MAC' s Student Guide to Judo
|This Student guide is
designed to be a reference to all materials taught at the MAC and Judo Class at CSULA.
is not a substitute for regular attendance, but is designed to reinforce
and expand on what you are being taught.
Judo is many things to different people. It is a fun sport, an art, a discipline, a recreational or social activity, a fitness program, a means of self-defense or combat, and a way of life. It is all of these and more.
Judo comes to us from the fighting system of feudal Japan. Founded in 1882 by Dr. Jigoro Kano, Judo is a refinement of the ancient martial art of Jujutsu. Dr. Kano, President of the University of Education, Tokyo, studied these ancient forms and integrated what he considered to be the best of their techniques into what is now the modern sport of Judo.
Judo was introduced into the Olympic Games in 1964 and is practiced by millions of people throughout the world today. People practice Judo to excel in competition, to stay in shape, to develop self-confidence, and for many other reasons. But most of all, people do Judo just for the fun of it.
The Martial Arts Club
"Life long perfection of
The orientation period consists of 3 classes to introduce the beginner to Judo. There is no formal test to graduate from the orientation class, but the student is expected to know the basic terminology, falling, and the first strangulation technique, and several pinning techniques. The class is divided into three sections. The first class consist of an introduction to Judo, general etiquette, dojo (training hall) rules, and a brief history of Judo. The second class is a review of the first class and adds falling techniques and pinning techniques. The last class includes more pinning techniques as well as strangulation techniques. The classes are cumulative and by the end of the third class, the student should have a fundamental understanding of the basics.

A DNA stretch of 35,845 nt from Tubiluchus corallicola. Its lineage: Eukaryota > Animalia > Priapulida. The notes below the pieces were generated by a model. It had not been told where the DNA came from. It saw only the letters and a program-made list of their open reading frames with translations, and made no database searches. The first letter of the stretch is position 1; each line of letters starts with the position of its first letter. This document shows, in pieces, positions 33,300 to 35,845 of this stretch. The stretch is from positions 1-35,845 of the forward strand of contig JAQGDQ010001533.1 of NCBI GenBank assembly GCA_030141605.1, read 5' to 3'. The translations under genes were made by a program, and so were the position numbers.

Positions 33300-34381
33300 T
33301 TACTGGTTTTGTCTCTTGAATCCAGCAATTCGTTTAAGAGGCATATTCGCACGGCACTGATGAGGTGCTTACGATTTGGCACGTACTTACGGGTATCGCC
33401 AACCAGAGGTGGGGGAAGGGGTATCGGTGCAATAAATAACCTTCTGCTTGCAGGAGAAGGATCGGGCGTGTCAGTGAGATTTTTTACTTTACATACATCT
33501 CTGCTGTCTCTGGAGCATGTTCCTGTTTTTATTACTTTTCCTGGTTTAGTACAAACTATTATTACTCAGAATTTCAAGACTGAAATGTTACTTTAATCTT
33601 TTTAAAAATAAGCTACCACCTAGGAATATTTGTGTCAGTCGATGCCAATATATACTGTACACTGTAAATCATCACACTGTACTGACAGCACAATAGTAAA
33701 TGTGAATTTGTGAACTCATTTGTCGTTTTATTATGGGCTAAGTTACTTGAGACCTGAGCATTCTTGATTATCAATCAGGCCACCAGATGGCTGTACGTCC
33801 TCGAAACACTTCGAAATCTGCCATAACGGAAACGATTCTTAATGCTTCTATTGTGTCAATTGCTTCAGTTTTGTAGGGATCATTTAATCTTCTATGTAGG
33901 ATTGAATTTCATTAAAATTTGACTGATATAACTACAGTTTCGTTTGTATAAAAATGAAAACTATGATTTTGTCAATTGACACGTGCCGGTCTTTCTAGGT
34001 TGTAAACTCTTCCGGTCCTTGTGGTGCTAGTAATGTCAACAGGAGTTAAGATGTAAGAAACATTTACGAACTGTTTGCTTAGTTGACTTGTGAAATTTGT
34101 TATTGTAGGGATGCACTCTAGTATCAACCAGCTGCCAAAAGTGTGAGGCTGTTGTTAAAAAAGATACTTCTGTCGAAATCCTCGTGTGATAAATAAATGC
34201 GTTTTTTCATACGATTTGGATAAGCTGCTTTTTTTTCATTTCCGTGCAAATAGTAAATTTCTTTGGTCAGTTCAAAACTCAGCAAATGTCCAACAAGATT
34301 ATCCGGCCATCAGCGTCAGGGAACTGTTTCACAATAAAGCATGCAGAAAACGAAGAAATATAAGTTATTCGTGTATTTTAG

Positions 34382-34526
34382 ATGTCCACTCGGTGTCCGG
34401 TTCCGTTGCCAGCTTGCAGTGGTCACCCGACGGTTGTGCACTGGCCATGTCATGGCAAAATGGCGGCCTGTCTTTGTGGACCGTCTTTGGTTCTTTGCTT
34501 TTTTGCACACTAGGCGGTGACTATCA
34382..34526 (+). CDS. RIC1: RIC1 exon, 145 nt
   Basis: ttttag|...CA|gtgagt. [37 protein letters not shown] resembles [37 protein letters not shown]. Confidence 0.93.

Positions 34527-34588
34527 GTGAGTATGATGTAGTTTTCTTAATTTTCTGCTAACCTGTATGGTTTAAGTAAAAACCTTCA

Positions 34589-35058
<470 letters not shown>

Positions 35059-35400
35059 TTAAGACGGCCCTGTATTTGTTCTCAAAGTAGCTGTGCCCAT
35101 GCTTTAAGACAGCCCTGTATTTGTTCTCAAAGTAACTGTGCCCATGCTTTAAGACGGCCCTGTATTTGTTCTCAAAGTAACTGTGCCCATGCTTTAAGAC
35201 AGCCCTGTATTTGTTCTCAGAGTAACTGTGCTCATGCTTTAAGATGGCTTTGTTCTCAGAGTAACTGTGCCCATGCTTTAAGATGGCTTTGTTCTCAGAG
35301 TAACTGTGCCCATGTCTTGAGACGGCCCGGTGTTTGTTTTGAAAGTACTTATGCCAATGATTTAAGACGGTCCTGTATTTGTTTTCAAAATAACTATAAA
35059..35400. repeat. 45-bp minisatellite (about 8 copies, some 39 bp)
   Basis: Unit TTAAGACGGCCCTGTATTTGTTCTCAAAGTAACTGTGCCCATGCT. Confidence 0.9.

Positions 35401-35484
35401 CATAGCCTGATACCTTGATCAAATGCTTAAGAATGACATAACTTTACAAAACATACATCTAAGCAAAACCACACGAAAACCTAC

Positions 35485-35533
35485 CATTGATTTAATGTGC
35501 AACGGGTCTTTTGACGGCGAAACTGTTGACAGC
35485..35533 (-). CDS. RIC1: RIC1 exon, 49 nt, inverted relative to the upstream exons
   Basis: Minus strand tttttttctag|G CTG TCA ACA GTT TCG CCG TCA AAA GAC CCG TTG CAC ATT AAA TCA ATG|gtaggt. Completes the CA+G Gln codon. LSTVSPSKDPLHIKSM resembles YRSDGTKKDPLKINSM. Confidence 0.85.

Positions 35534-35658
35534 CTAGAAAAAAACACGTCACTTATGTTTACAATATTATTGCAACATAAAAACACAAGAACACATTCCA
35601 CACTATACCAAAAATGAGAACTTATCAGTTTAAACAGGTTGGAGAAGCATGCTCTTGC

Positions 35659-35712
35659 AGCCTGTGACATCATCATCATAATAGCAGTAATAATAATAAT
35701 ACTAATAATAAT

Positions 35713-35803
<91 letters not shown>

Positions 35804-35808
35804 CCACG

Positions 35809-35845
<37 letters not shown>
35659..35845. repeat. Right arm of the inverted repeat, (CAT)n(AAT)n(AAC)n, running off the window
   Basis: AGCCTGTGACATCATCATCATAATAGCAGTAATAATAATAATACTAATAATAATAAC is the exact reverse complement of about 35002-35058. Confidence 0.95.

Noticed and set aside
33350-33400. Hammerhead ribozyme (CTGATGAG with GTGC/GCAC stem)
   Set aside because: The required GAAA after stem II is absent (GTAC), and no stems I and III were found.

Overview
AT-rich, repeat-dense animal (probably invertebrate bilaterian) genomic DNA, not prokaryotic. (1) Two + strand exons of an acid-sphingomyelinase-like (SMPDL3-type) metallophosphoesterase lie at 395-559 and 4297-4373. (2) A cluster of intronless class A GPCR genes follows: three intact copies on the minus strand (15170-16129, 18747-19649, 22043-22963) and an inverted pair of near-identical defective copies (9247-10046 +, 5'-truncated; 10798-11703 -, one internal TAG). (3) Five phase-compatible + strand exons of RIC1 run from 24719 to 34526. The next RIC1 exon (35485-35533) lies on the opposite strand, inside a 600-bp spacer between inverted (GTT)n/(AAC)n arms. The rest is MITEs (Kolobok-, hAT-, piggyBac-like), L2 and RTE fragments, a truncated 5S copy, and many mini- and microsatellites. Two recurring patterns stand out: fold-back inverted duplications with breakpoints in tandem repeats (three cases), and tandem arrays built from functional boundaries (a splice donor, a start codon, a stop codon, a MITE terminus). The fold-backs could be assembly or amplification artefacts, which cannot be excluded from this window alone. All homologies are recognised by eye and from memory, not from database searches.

Students must be enrolled in Judo for at least one quarter in order to be considered for promotion. Promotions are given to students that show proficiency in the techniques on the course description.
They should be used for general guidance only. All students are expected to learn the poomses from class, not from these illustrations. These illustrations and descriptions are for reference purposes only. The ultimate reference is the instructors, not this, or any other web site.
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This Student Guide is just that, a guide. Many sources and hours have gone into the design and upkeep of this site. If you have any questions or suggestions, please don't hesitate to ask.
This Student Guide was created to assist the student at Cal State LA in there training in Judo. This guide is not a replacement for actual instruction by an instructor.
Â© Copyright 2002 by MAC@CSULA
(for JUDO class)
|History of Judo|
|Ultimate Goal of Judo|